The different Final Fantasy XIV races are:
- Hyur. The Hyur are a human-like race that are divided in to two different clans – the Highlanders and the Midlanders. The highlanders are taller and are native to the Ala Mhigo mountain range. The Midlanders are the most common citizen found throughout Eorzea and have an established population in each of its cities.
- Elezen. The Elezen were the first race to populate Eorzea and were historically hostile to other races looking to settle in the world. They are an elf-like race who have strong internal conflict within some of their clans.
- Roegadyn. The Roegadyn are born warriors, owing to their strong and muscular physiques. They originate from the northern seas and are made up of the Sea Wolves and the Hellsguard clans.
- Lalafell. The Lalafell are a highly intelligent race from the south of Eorzea, who are diminutive in stature and blessed with agility. The race is made up of 2 distinct clans – the Plainsfolk and the Dunesfolk.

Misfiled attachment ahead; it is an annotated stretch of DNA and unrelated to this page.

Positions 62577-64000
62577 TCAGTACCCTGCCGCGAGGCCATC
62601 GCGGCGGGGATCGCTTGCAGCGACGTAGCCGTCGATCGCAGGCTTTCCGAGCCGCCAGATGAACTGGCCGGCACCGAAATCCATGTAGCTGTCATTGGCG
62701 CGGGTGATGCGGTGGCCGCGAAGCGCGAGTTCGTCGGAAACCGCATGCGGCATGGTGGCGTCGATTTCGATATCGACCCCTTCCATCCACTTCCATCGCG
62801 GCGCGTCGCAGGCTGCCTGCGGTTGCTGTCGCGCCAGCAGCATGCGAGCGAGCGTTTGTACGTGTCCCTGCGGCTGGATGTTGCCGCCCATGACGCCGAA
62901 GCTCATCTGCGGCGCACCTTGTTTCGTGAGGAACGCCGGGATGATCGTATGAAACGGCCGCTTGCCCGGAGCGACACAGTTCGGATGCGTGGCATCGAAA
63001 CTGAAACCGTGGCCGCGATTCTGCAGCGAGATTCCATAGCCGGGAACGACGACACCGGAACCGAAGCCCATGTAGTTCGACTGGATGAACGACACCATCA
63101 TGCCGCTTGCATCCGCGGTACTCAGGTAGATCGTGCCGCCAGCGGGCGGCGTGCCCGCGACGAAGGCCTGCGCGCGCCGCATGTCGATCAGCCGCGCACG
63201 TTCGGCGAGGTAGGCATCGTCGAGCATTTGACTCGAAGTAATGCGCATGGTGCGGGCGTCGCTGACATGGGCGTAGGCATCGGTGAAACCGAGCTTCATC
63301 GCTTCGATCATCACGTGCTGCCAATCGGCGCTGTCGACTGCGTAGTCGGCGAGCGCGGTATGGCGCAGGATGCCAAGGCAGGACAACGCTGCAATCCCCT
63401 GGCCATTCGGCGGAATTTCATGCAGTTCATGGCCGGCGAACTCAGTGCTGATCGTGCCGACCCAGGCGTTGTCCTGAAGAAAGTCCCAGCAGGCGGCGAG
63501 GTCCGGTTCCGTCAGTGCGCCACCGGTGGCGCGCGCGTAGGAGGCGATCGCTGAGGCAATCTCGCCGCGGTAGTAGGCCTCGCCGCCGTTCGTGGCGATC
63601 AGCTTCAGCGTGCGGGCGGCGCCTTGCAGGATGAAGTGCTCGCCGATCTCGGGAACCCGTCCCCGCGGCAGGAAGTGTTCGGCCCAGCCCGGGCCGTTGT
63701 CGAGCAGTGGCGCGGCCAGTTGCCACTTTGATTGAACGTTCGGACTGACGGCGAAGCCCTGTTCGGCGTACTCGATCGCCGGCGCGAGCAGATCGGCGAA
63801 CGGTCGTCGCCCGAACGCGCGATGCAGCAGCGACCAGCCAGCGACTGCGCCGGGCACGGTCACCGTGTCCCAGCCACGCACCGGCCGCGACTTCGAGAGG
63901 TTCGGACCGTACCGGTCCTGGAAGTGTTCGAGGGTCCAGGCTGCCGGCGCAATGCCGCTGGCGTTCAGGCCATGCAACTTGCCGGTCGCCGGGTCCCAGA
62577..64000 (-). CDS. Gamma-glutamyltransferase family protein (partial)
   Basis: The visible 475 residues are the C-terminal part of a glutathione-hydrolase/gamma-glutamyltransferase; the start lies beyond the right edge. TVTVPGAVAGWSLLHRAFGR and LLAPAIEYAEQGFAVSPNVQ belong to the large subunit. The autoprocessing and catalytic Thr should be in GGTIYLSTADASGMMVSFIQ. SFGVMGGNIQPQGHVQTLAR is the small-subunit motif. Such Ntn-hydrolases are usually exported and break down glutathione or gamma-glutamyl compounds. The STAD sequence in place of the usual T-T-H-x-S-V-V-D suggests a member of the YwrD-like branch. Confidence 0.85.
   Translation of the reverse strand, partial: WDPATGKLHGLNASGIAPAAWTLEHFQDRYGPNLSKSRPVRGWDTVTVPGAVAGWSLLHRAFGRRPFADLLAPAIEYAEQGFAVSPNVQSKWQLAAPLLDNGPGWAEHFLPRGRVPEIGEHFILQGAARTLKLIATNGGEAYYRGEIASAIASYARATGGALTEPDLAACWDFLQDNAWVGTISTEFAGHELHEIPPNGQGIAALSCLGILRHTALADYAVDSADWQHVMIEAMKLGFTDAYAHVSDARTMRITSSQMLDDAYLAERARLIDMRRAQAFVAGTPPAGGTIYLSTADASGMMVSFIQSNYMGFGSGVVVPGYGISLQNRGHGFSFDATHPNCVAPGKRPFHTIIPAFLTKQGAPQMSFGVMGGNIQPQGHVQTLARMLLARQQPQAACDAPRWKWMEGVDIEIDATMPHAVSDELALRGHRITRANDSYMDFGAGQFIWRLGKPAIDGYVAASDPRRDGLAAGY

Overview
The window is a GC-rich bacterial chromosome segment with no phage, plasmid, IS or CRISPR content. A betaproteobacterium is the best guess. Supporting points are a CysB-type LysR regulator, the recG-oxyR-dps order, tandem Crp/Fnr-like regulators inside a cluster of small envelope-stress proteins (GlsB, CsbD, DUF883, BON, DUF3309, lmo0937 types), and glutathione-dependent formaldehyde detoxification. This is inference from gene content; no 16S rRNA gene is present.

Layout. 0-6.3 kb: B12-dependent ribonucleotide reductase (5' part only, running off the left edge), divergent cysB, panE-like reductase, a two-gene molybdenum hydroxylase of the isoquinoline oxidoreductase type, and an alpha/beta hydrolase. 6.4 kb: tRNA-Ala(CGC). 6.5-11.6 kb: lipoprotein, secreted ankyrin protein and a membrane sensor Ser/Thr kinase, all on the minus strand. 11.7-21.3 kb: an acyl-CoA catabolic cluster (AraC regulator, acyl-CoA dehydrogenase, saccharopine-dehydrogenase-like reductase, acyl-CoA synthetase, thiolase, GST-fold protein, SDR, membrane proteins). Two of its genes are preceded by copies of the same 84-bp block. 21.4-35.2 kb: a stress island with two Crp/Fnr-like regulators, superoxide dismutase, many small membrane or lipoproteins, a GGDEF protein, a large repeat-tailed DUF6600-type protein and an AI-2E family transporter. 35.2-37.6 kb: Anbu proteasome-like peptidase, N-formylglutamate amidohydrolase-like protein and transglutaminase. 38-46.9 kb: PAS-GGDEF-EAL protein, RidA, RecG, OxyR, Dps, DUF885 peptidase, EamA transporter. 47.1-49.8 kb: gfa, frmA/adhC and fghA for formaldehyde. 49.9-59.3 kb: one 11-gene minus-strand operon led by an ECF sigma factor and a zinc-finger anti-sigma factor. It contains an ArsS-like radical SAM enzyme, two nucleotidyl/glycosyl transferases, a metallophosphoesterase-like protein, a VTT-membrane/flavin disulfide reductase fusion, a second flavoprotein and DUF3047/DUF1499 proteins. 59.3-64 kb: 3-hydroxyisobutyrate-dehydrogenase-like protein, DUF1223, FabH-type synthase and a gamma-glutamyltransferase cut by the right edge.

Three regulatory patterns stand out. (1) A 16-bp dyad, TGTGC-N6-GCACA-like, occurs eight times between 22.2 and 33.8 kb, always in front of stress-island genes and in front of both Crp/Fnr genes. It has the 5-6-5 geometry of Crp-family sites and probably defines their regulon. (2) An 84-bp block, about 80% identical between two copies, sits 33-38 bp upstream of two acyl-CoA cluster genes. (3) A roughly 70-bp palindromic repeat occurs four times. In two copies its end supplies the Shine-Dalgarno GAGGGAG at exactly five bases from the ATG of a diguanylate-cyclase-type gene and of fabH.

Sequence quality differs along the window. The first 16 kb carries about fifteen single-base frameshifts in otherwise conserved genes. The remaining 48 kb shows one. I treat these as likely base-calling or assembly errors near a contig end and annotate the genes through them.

- Miqo’te. This race are adept hunters that live reclusively with their own feline compatriots. Historically, they have been considered a pest in parts of Eorzea, but now largely live in harmony with other races.
- Au Ra. The Au Ra race are from the far east and have distinctive physical features such as horns, scales, and tails. The males and females are vastly dissimilar, with the females being small and diminutive and the males being very tall and physically imposing.
One of the best things about this game is that there is no reliance on other players in order to advance in the game. This doesn’t mean that you can’t, but rather that the choice is largely up to the player how much they want to engage in team activity. This is a liberating feature when contrasted with most other games in the MMORPG genre.
Praise has also been given to the story line and its loyalty to the Final Fantasy series in terms of its style and feel – beautiful music, summons, riding chocobos, huge otherworldly crystals, etc.